Fifteen years ago today, on Oct. 15, 2006, I wrote my first blog post -- "Welcome to My Blog."
Back in those days, blogs were thought about as online diaries, but I thought it would be a great way to discuss the internal arts, both technique and philosophy.
It was a very good decision to start this blog.
At that point -- in 2006 -- I had been studying martial arts for 33 years. I had been involved in the internal arts for 19 years. I have now been involved in martial arts for 48 years, with 34 of those spent studying Taiji, Xingyi, Bagua and practicing Qigong.
Early posts showed video of Chen Xiaowang and other Chen masters. I talked about the fraudulent claims being made about Qi, including the "no-touch knockdown." I talked about MMA vs. Taiji. There was an early post explaining that the "energies" of Taiji (peng, lu, ji, an, etc.) were actually "methods of dealing with force," not actual energy coursing through your body.
I'm sure if I looked back at some posts over the years, I would want to revise them or even delete them. Your views and insights should evolve and deepen over the years, and mine certainly have.
I have also tried to discuss what you go through as you get older and continue to study and try to improve in your skill. Three years after I launched the blog, I had a near-death experience at Cleveland Clinic. I lost the use of my left lung, and developed a heart problem that has made these arts a challenge. But I kept on pushing.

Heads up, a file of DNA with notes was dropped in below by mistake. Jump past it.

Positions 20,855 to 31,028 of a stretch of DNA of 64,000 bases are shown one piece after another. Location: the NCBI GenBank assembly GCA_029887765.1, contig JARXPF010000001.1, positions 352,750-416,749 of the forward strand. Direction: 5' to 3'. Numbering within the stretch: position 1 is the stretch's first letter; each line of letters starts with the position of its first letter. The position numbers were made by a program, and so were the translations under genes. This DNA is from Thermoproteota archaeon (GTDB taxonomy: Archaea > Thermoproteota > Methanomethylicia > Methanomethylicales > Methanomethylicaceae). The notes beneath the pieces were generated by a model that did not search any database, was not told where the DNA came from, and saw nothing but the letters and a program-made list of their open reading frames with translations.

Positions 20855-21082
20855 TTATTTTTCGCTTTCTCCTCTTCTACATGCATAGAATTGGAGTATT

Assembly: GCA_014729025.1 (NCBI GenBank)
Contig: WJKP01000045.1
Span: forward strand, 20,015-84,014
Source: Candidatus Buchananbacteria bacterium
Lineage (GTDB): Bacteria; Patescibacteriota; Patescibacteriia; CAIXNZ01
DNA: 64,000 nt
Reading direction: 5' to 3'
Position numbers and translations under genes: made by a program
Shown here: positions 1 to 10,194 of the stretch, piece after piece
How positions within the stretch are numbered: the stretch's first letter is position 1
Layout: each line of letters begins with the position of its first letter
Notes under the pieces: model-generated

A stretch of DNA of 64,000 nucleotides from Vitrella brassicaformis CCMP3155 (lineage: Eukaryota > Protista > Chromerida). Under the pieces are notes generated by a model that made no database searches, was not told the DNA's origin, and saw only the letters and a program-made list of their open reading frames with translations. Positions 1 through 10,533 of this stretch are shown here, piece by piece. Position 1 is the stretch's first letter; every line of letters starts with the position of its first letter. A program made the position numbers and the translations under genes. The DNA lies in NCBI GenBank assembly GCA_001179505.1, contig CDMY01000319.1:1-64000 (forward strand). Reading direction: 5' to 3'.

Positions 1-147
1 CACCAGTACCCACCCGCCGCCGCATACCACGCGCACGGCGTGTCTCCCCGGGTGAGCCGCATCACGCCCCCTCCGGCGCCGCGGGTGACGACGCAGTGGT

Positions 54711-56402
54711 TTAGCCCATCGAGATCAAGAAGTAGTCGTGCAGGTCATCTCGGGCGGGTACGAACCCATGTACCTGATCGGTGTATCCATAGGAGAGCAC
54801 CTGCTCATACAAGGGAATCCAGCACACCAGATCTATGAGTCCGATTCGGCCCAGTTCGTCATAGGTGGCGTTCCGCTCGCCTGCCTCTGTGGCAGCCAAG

Persistence is valuable in blogging and also in life. That's one of the messages I have tried to push.
Life-long learning is another important message in this blog. In the past year, I have learned from some outstanding teachers -- Chen Huixian, Tina Zhang, Byron Jacobs and Nabil Ranne. After studying the Chen Village version of Chen style Taiji for 22 years, I decided to see what all the fuss is about regarding the Chen Yu version. Nabil is a disciple of Chen Yu.
A few people thought when I launched my blog, and released DVDs, that I was saying that I am a master. Nope. Far from it. Then, when I started my "online school," I got a few comments that basically said, "Who do you think YOU are?"
But online training became pretty popular last year, with most teachers being forced to go online due to Covid. I was already online, but when I learned about Zoom, and how easy it had made it to do live classes, I started doing them, and those classes have connected me with students all over the world. It feels so good to develop friends. My online classes are like my in-person classes. I have fun. I am serious about the arts, but I like to laugh. I like for my students to have fun, too.
I made videos, I made VHS tapes and then DVDs, not because I think I'm better than other martial artists, but I have a life spent in radio and TV news, media relations, communications and writing. Instead of teaching at the YMCA, or in a strip mall, I was able to teach using my skills in these areas. Writing a blog was easy for me and fun. Doing videos? Nancy shoots them and I edit them. Piece of cake. Launching a podcast? Hell, I used to do radio news and interviewed everyone from the local county clerk to Ronald Reagan (before he was president).
I decided to teach my way, put the material out there, and if people found it helpful they would buy it. If not, they wouldn't.